There been times when Star Trek four has actually been considered the best of the series. I mean superior even to Star Trek 2 : The Wrath of Kahn. I never understood that, in my mind is actually one of the least successful of the series.
I think its biggest sin is that it is so dated. This is a quintessential 80s film. It’s not just the setting either, not just the product placement of things like Winchells or Michelob or specific places, it’s the save the whales conceit. It’s the fish out of water conceit. It’s the brand of comedy is being used here, the RUSSIAN looking for nuclear wessels. It’s all just so very 80s. So very hanging out in San Francisco in 1984. Star Trek should ever be dated like this. Sure you can look at Star Trek Next Generation and tell that the hairstyles began in 1987 and ended in 1994, but the series doesn’t feel like a product of its time (with the possible exception of counselor Troi, then again really she’s just doing a job that Dr McCoy qualified to do but still took on in the original series).
One of the great arguments here for this film is that everybody has something special to do. The only other little bits whether it Sulu in the helicopter or Scotty figuring out how to house the Whales and giving over the formula for transparent aluminum. Little bits – I’m not sure how good that small focus is as an argument.
I kind of get that and it’s something that William Shatner tried very hard to do with Star Trek five. It’s also something he failed to do there, but that’s neither here or there. Still it’s not about them having something to do, rather it’s how goofy and stupid those things they have to do are. Goofy antics? This is not what I watch Star Trek for. I want to see the beautiful starship and the red uniforms and charcters in peril and intrigue and this is none of that. It just fails in so many ways for me.
I think time has helped my argument on this by the way. Wrath of Khan is nowgenerally considered the best of all the Star Trek films and Star Trek 4, while still enjoyed doesn’t enjoy quite the notoriety that used to. Still for me, this is an even weaker entry then Star Trek 5.
Four conventions in four weeks is a little excessive, even for me – however, you have to admit that every show I’ve been to lately has been a different kind: Zipcon was an Anime Convention – very focused on Japanese animation and manga. You might see a Spiderman or Deadpool there, but really it’s all about the cartoons. Great Lakes on the other hand was a comic con. They had a more straightforward focus on mainstream comics, with only a couple of media guests, and all of them comic related. The 80s theme made a great deal of fun as well. Horror Relm is strictly a horror convention, with a heavy media and film focus. To their credit they do in fact have a literary component, but it’s overshadowed by the media guests.
That leaves us with this weekend, my first time out to the Cleveland ConCoction. ConCoction is a sci-fi convention – there’s a few more elements in there, a little bit of anime and comics, but it’s far more about speculative fiction. There is a heavy literary influence here, with very few media guests and more authors doing panels then actors. There’s a lot of Star Wars here predictably, but there is also an enormous amount of Star Trek here as well, hearkening back a little bit to the old days of Star Trek conventions. Seriously, I have not seen this many Star Trek costumes in one place in probably 20 years? That was fun and refreshing to be around again. It made it the perfect place to debut my new Borg outfit (truthfully created with ConCotion at least partially in mind) and I spent Saturday going around attempting to add biological and technological distinctiveness to my own. Sadly, all I managed to assimilate was girl scout cookies.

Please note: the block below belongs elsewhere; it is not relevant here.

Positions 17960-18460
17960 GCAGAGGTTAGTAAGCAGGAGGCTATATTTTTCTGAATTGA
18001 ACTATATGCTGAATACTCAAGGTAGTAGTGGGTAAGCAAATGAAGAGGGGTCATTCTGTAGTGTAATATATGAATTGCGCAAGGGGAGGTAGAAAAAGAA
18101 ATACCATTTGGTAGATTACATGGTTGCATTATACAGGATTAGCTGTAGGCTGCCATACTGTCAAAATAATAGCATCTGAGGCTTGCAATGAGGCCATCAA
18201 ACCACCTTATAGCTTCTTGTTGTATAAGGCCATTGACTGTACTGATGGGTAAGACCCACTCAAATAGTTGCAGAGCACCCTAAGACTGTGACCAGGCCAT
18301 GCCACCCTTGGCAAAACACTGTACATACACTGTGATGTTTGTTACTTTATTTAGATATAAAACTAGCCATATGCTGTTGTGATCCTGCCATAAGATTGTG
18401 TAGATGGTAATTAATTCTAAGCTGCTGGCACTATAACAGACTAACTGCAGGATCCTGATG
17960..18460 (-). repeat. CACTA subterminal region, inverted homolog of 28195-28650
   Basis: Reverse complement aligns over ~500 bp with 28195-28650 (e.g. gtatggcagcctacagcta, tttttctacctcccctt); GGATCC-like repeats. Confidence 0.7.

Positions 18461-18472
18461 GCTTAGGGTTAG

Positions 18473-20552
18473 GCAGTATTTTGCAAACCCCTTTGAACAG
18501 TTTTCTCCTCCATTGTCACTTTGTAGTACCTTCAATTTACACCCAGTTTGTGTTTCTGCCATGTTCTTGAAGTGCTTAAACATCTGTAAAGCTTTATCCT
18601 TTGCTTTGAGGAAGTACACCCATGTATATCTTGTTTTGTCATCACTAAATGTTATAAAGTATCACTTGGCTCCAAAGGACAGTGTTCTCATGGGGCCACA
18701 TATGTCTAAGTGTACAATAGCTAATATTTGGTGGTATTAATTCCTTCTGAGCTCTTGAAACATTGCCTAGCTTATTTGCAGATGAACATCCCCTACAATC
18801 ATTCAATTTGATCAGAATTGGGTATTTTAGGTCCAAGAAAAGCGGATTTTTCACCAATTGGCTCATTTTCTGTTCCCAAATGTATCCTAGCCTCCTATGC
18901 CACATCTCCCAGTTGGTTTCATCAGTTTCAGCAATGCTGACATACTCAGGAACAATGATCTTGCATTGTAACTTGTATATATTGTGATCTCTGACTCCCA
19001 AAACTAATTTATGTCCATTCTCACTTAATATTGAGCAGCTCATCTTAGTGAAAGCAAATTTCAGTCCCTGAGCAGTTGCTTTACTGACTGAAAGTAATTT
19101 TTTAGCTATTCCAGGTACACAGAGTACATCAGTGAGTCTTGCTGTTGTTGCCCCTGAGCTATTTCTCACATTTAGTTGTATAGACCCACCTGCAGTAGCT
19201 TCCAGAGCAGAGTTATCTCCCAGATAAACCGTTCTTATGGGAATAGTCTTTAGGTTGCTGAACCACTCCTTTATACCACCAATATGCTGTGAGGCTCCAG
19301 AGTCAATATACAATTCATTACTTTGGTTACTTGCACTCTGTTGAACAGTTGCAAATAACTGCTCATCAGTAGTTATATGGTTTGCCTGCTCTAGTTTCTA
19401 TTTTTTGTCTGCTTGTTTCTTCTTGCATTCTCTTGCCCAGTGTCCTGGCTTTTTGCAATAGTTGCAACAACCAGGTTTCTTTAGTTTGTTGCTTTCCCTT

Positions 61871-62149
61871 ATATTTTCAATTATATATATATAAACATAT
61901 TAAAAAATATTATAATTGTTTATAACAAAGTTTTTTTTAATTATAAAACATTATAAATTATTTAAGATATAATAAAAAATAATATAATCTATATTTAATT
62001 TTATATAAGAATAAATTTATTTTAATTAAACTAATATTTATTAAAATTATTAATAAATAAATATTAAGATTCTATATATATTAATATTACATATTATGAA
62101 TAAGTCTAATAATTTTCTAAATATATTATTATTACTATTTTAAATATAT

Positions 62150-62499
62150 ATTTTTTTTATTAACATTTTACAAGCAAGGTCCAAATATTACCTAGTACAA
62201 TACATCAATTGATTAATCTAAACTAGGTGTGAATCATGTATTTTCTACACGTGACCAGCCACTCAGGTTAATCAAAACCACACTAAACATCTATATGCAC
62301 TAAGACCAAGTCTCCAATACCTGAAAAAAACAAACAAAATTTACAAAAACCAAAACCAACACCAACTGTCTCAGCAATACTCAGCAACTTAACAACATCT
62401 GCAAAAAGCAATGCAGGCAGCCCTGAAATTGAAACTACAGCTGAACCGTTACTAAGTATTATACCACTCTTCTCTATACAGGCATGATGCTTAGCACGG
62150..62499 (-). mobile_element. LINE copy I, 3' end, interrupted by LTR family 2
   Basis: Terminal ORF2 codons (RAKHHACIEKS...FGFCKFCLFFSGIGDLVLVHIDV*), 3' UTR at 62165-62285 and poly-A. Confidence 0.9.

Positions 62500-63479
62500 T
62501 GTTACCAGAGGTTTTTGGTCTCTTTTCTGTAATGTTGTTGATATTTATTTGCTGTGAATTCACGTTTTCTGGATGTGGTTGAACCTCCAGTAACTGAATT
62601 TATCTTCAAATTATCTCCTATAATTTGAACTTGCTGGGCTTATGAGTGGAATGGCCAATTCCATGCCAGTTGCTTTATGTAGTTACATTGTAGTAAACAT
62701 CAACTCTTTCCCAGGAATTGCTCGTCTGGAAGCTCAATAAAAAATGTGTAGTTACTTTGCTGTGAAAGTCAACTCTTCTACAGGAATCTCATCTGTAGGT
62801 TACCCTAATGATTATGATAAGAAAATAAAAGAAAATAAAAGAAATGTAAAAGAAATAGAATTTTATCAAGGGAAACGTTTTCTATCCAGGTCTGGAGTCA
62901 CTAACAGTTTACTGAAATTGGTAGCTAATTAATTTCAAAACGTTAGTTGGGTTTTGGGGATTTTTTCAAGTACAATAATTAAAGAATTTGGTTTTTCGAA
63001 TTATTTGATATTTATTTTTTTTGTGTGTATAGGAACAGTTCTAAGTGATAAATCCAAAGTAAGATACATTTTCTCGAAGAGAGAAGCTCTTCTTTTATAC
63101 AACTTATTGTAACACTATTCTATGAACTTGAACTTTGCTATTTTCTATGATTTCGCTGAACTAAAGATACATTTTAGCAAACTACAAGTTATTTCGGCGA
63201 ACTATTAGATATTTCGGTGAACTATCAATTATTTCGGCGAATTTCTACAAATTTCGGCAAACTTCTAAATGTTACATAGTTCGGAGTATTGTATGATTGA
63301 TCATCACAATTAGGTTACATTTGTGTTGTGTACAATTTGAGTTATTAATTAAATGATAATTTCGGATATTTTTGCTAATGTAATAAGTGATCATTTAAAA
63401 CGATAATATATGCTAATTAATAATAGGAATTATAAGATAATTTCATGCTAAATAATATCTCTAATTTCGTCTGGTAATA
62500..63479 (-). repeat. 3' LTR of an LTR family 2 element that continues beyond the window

Concoction has been around for three years now, and they been on my radar the entire time – my main barrier to entry has been the cost – concoction is a little bit more expensive than other shows its size and on top of that, their location is the Sheraton hotel at the Cleveland Hopkins airport – this is a problem because it means you are going to pay to park, and if the hotel lot fills up (which it did, long before I made it there) you’re going to pay a LOT to park. Just a Saturday ticket is $40 at the door, although if you register early enough you can get the entire weekend for about $45 or so, and if you can get into the hotel parking lot it’ll only cost a fiver for a place to put your car. But if you get stuck having to park at the airport lot, you’re dropping an extra $12. All that cost up front, with very few media guests has kept me away first few years, but when I won a admission last September during a costume contest, it definitely got me excited about coming and far more willing to brave the extra costs of going.
Yes, ConCoction costs more, but they try harder too. There is programming from early in the morning all the way up until midnight here, and that’s not even getting into after parties and stuff like that. There is a ConSuite on site as well, where are you can find food and beverage. I’ve seen Motor City Nightmares do a similar hospitality suite, but wit far less of a spread and you had to get a special VIP admission for it. At ConCoction, the Consuite is open to anyone attending the show. I had all of my meals there, and this is really a great thing… Not having to run away from the hotel to grab food, not having to strategically plan your meals. They kept me hydrated (kind of important in some of my costumes) and fed. They also held several the panels in this cozy dining room.